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JAËLL, Marie (1846-1925)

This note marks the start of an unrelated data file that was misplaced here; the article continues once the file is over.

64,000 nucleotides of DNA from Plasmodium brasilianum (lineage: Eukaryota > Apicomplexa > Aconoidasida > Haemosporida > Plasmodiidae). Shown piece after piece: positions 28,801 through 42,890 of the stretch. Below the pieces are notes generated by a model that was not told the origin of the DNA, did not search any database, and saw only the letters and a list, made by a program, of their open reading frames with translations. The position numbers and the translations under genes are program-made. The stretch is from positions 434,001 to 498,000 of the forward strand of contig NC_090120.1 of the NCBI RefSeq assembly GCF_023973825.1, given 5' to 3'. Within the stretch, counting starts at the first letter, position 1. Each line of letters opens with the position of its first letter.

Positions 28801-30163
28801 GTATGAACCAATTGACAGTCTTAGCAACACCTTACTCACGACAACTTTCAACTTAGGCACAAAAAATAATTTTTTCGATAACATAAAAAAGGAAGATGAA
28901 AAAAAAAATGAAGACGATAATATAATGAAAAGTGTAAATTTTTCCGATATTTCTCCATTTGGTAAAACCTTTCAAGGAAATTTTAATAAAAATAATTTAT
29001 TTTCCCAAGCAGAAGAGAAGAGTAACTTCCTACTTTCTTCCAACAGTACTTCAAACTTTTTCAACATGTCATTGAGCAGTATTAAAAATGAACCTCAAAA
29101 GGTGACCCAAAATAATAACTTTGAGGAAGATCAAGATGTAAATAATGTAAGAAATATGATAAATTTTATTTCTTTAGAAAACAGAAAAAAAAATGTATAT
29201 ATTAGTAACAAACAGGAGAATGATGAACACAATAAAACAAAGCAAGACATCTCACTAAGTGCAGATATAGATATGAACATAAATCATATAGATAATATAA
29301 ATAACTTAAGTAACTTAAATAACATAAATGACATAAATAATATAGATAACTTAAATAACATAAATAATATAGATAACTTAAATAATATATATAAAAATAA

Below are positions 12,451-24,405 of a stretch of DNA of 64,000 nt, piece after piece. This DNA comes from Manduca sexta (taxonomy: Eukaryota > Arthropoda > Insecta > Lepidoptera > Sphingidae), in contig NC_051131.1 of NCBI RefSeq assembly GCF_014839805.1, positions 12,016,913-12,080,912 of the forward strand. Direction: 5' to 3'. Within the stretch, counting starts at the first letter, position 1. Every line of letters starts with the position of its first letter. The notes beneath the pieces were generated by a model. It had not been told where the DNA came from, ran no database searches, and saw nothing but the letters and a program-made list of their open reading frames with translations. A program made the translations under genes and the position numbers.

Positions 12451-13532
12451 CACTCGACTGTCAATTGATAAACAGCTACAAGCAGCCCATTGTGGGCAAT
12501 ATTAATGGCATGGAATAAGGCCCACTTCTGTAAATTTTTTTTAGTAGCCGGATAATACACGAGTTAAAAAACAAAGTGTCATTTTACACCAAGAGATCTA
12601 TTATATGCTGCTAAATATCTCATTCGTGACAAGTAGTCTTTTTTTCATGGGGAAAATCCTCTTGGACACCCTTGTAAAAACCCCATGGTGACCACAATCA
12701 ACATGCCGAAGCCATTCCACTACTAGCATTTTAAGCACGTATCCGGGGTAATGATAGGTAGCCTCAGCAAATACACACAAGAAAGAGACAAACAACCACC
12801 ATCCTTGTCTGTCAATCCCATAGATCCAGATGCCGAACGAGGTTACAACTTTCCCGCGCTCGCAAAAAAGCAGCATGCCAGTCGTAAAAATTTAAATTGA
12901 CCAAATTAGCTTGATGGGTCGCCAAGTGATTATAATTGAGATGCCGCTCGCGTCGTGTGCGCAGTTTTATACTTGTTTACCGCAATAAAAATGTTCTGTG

Born in Alsace, Marie Trautmann began lessons with Franz Hamma, professor of piano in Stuttgart, at a very young age. She gave her first concert when she was twelve and continued her music studies with Ignaz Moscheles, then Henri Herz at the Paris Conservatoire, where she received the Premier Prix in 1862. In 1866, she met the pianist, Alfred Jaëll, and married him the same year. After studying composition under César Franck and Camille Saint-Saëns (whose friend and secretary she later became), she published her first works in 1871, while pursuing a brilliant career as a soloist. After spending some time in Weimar with Liszt (1883-1885), she gave the first performance of the composer’s complete works in Paris in 1891. She also introduced French audiences to Beethoven’s 32 sonatas between 1892 and 1894. As a composer, Jaëll demonstrated great artistic rigour in works initially written for her instrument of choice: a piano sonata dedicated to Liszt (1871), Dix Bagatelles (1872), some Esquisses romantiques (1883) and three sets of pieces: Ce qu’on entend dans l’Enfer, - dans le Purgatoire, - dans le Paradis (1894). During her career, she also turned her hand to numerous other musical genres: art songs, choral music, musical drama, chamber music and orchestral music. Her varied and interesting output was overshadowed, however, by her large-scale theoretical and pedagogical corpus, which she began in 1891 with her Commentaires des œuvres de Liszt and completed with La main et la pensée musicale